I’ve felt foolish these past two years. Living so close to the singletrack trail system wrapping the James river, but without a mountain bike to take full advantage of those trails. I finally took the plunge and brought home a bike to learn to ride in the dirt on.
I had initially set out to get a hardtail, but after two months of debate, the value of the Rift Zone 5 was too much to ignore. Full squish, with a dropper, 1x10, through axles, and tubeless ready wheels for under two grand was enough reason to pull the trigger on this bike. It’s proven to be a great tool to learn to work with. The 120mm of travel front and rear is more than enough to soak up the irregularities, and rocky rooted mess that you’ll be happy to find in the JRPS. I’m continuously surprised at the size of the rocks that the 29” wheels will just eat and roll over without a loss of momentum.
I started slow with the flat singletrack out at the Poop Loop, learning to get comfortable with banked turns, rock gardens, and a few log crossings. The utility of the dropper post became very apparent when I first rode the trails at Dogwood Dell. Dropping the saddle out of the way made it so much easier for me to do the rollers without losing all of my momentum. I also felt so much more comfortable on the downhills being able to center my weight over the rear with no saddle to interfere. I also appreciate the dropper because I can more easily persuade friends who do not ride, to try my bike out without need for a hex key. On a trip out to Pocahontas State Park last month, we dropped the saddle to my partner's height, and she got her first experience on fire roads, and even a small section of singletrack.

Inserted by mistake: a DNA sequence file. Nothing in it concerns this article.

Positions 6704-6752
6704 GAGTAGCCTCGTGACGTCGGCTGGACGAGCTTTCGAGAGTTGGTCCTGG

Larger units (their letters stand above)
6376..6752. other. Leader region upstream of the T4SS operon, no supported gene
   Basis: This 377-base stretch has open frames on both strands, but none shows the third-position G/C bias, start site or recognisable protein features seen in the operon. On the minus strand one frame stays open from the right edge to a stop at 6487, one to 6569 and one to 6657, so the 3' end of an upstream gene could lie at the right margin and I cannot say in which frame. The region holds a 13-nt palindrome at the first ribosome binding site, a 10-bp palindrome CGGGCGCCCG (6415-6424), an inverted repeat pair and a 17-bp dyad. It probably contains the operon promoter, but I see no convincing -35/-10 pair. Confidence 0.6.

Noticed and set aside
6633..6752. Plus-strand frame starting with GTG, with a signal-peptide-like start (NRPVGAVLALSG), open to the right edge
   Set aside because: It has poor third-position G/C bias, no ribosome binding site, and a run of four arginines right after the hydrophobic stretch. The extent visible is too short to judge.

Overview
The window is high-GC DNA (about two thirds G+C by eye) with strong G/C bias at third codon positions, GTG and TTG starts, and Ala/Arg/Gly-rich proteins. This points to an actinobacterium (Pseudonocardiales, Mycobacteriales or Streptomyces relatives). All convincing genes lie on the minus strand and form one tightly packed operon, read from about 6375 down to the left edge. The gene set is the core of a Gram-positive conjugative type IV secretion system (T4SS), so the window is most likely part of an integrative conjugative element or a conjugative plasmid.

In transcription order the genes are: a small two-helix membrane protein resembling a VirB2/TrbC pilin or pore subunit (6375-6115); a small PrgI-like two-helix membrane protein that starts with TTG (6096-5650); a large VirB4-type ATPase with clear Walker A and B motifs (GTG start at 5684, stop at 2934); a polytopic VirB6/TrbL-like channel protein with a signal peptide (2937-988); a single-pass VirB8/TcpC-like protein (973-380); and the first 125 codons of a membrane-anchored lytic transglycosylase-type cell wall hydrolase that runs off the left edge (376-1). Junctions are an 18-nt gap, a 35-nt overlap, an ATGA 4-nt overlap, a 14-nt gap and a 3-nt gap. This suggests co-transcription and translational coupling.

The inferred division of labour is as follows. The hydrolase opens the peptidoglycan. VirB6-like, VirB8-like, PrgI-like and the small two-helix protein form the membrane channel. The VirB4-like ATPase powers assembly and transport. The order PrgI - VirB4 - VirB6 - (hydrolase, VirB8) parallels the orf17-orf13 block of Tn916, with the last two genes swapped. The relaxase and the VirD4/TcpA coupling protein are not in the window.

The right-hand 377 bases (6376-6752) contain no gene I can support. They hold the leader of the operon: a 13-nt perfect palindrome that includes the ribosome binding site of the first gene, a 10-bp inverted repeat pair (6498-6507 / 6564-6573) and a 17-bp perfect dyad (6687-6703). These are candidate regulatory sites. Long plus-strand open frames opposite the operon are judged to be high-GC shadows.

At this point the only modification I’ve done to the bike is switch over to some lock-on grips. In the near future I’m going to make the jump to tubeless. The appeal of lower pressures is more obvious to me more now that I’ve gotten a better feel for the bike, and wiped out a few times from lack of traction. I will eventually swap brake levers down the road, the Shimano M315 levers are a bit longer than I’d like. They do stop like the dickens though, and I’m not sure that I can ever buy another bike that doesn’t have hydraulic disc brakes.
I’ve had the bike for just under two months now, and I have zero regrets about the purchase. It’s proven more than capable of handling anything that I can throw it at. Buttermilk still scares the crap out of me, but it’s getting better!
Check out the 2018 Rift Zone family here.